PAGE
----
Child development through a cinematic lens

In this step we will look at childhood through the perspective of cinema in order to help us reflect on experiences of childhood development in different settings and circumstances. Whilst watching each of the three clips, consider the five components of the WHO nurturing care framework: adequate nutrition, responsive caregiving, security and safety, opportunities for early learning, and good health. Also, pay attention to your own reactions and responses as a viewer and consider similarities and differences to what you see on screen and your experiences in your own setting.

First watch this trailer for the documentary “Babies” that was released in 2010 and simultaneously follows four babies around the world - from birth to first steps.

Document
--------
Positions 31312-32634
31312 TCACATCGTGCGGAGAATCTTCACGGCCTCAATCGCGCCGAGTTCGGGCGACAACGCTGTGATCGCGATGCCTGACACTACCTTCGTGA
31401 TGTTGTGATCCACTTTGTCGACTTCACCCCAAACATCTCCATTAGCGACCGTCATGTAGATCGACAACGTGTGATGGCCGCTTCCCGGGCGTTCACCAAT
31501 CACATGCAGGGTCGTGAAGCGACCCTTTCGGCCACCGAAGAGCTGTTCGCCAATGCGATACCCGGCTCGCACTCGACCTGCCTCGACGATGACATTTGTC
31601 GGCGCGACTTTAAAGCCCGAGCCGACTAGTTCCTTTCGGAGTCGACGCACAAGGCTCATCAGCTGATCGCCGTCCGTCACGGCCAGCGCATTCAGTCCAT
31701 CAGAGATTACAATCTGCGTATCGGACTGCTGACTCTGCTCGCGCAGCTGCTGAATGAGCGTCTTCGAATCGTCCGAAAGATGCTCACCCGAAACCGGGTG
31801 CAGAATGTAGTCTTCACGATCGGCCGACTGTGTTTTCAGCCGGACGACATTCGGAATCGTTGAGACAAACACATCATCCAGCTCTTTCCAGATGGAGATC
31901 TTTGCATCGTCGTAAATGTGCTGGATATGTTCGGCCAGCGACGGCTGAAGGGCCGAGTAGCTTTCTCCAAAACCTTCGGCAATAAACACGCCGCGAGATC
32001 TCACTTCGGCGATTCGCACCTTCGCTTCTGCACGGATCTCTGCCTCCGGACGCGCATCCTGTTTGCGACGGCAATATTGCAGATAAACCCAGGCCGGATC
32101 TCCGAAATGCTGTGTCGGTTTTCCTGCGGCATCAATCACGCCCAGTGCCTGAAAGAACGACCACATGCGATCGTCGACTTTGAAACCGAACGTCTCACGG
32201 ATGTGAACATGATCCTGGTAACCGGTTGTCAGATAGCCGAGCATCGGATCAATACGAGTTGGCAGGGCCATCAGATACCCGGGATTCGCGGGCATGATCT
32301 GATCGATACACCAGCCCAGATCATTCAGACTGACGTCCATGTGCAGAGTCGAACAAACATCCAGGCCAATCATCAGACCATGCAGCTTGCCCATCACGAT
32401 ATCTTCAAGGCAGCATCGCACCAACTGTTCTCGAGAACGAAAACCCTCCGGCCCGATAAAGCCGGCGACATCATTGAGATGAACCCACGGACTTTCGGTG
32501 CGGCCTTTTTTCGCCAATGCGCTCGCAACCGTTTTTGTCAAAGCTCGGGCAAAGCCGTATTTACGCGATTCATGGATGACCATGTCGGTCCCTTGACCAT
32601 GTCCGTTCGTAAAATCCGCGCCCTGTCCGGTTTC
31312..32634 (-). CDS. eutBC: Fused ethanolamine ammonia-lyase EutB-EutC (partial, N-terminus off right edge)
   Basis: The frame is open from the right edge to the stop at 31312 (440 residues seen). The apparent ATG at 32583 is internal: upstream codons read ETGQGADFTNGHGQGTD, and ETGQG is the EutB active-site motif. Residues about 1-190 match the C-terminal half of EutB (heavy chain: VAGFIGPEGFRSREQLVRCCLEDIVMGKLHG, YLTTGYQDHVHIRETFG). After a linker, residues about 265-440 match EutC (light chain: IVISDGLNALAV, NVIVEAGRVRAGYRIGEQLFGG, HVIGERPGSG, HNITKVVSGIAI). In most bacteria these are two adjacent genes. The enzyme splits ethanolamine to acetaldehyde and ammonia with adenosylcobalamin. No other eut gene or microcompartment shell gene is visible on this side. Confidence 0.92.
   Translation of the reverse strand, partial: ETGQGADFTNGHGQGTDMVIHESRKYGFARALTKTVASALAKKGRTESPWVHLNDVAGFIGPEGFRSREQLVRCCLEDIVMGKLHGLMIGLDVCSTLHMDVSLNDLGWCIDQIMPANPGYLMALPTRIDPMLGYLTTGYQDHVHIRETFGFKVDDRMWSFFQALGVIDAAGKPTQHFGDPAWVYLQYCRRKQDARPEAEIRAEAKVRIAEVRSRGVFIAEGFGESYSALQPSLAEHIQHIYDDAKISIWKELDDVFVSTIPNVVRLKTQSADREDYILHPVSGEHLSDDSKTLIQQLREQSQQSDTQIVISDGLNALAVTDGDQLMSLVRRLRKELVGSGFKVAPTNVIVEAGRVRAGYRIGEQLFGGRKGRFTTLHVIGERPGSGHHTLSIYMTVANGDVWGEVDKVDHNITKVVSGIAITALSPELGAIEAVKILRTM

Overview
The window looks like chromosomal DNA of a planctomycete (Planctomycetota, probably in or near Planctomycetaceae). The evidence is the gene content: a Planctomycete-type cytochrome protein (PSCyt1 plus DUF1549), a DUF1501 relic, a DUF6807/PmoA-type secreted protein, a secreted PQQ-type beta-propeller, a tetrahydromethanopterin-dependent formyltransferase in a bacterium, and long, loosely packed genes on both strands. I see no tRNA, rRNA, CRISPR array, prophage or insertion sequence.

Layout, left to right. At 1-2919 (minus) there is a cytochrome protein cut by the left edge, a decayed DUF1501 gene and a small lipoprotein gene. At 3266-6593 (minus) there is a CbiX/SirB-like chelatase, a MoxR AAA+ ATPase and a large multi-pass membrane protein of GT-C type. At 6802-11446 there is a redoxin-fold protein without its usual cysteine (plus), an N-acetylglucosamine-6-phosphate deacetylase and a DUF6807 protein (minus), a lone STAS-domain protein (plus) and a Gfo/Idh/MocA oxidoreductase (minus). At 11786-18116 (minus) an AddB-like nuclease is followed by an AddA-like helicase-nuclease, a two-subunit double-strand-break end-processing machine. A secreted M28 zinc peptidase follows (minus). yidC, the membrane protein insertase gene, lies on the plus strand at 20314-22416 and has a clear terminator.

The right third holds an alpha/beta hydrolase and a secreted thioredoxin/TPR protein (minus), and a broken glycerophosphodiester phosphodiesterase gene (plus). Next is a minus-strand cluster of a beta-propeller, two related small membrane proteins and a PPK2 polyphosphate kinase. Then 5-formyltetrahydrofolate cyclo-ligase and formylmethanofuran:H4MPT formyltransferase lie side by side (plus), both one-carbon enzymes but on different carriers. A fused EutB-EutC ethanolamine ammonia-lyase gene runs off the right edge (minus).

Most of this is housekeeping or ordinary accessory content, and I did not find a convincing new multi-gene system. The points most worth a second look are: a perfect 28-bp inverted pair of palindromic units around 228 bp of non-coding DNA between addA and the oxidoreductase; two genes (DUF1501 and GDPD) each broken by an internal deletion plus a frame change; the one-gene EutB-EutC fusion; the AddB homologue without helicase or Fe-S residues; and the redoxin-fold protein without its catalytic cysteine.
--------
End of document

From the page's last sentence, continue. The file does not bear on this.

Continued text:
While watching this clip consider these questions, then share your responses in the comments below:

  • How might strategies for optimising early childhood development differ across these contexts?
  • Does your country have a strategy for early childhood development?

This is an additional video, hosted on YouTube.

In the next two clips, you will hear from a young girl with visual impairment and her family in Tibet, in an excerpt from the 2006 documentary “Blindsight”.

While watching this clip consider these questions, then share your responses in the comments below:

  • Do you have your own personal or professional experiences of children with disability? What role did stigma play in these experiences?
  • What services are available for children with disability in your context?

This is an additional video, hosted on YouTube.

Try reading and responding to others’ comments while forming or after posting your own response. Remember that you can ‘like’ other learners’ comments, and/or reply to them to initiate a conversation. If you want to see whether anyone has replied to a comment you’ve made, just open the ‘Replies’ tab at the top of the page.

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This article is from the free online course:

Improving the Health of Women, Children and Adolescents: from Evidence to Action

London School of Hygiene & Tropical Medicine